Soaring natural gas prices triggered by Western sanctions against Russia over its invasion of Ukraine have left Germany without any reliable source of energy. Consequently, there is very little to go around, especially as we enter the cold winter season.
BASF has long relied on cheap and abundant natural gas to produce ammonia, a fertilizer used in food production. BASF's ammonia plant was the first to go, followed by its acetylene facility, which together with ammonia is used to produce a host of different products that are absolutely vital to modern industrial value chains.
"High natural gas prices have created a situation where importing ammonia from overseas was cheaper than manufacturing it ourselves," announced Uwe Liebelt, the head of BASF's European operations.
Those two plants were shut down back in the summer, by the way, and a lot has changed since then. In October, BASF announced that its entire business model will now have to change to accommodate the lack of Russian natural gas.
Chief executive Martin Brudermüller recently announced that BASF in Europe will need to downsize "as quickly as possible, and also permanently" in order to remain in operation at all.
Keep in mind that BASF is hardly the only company in Germany – or in Europe, for that matter – that is drastically reducing operations or shutting down entirely.
Some factories are switching their operations from gas to oil while others are dimming the lights, lowering the thermostat, or even considering leaving Germany altogether.
Some 23 percent of all industrial jobs in Germany exist in energy-intensive industries that face implosion due to the loss of Russian gas – these include glass, metals, ceramics, paper, and textiles. Since the start of the year, these industries have declined by 10 percent.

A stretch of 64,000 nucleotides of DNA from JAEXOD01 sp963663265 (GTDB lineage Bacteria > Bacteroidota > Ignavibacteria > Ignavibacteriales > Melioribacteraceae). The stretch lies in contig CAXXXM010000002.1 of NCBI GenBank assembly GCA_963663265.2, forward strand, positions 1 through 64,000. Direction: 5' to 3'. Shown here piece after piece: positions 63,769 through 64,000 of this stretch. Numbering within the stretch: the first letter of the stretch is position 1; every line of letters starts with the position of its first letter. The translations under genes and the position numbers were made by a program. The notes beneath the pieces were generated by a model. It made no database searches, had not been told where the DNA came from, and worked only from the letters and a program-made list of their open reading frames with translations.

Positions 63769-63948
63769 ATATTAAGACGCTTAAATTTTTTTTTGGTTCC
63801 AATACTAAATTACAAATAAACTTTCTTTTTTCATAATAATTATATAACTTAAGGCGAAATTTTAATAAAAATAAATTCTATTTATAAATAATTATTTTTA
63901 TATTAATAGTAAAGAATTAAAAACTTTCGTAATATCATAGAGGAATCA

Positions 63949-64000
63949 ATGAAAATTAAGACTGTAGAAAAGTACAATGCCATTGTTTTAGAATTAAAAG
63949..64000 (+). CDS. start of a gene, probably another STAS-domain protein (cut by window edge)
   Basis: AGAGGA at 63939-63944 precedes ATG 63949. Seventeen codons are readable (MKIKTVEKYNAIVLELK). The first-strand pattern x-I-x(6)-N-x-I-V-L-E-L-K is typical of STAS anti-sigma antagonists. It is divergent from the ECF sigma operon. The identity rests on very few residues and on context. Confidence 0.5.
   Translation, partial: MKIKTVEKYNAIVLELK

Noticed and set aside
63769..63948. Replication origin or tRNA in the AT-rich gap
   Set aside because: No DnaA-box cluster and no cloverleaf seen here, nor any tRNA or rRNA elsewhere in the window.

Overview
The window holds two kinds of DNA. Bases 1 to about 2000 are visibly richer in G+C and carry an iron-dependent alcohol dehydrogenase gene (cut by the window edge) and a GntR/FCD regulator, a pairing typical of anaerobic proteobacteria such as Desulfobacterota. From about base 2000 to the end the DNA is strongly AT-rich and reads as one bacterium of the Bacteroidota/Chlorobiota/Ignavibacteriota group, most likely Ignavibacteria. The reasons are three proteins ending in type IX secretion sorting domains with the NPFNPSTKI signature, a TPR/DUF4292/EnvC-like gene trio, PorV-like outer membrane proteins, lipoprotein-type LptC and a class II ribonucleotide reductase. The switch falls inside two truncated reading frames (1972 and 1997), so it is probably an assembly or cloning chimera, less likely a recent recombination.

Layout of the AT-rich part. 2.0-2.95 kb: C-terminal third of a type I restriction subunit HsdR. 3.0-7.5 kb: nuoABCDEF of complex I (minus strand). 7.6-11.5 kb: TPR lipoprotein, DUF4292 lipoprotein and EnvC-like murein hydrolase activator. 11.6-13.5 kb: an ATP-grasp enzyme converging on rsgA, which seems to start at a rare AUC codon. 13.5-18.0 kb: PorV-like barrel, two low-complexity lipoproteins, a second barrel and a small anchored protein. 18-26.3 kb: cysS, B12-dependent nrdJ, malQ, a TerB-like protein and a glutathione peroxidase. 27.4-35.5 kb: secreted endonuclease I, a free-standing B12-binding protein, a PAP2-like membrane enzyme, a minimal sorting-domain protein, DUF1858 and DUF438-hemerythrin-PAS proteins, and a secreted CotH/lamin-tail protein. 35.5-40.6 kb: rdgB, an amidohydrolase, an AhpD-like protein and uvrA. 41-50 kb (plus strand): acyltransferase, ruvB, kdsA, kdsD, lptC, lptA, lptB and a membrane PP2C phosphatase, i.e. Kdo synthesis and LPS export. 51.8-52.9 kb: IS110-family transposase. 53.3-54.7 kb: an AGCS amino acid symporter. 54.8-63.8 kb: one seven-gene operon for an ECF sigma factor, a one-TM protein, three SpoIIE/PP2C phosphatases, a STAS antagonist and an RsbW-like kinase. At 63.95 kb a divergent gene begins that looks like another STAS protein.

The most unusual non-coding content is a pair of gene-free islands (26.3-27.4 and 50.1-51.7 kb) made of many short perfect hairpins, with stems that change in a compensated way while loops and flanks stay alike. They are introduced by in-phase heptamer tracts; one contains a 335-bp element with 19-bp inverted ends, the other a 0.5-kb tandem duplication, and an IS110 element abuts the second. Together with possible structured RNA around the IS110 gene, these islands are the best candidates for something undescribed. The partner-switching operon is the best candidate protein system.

"That means there are 1.5 million workers in Germany whose industries are currently under pressure," explained Clemens Fuest, head of the Ifo Institute.
Some of these industries are rather small to begin with, such as glass and ceramics. Others, however, including the chemical industry, are massive in Germany, employing more than 450,000 people across the country.
"If it were to halve in size that would have a direct impact on the country's prosperity," said Henrik Ahlers, the country manager for EY Germany.
Without cheap and abundant energy, Germany faces deindustrialization. A poll taken over the summer found that roughly one in four small- and medium-sized businesses in Germany are considering leaving the country – and since that time, that figure may have increased.
"And this will happen here as well," wrote a commenter at American Experiment about how the United States will become like Germany if it continues down the path of the "green" agenda.
"Only here, where traditional base load generation industries have been eliminated, they will regenerate, come back, and along with them the jobs that are lost in these boutique areas. That's the future. Watch Wall Street see it before the rubes taken in by the party."
Another pointed out that perhaps some good can come from this if farmers return to natural farming methods, including crop rotation and intercropping with legumes. It will not feed billions, though, unless masses of people suddenly figure out and are able to return back to the land.
The latest news about the collapse of Germany's economy due to "green" and anti-Russia policies can be found at Collapse.news.
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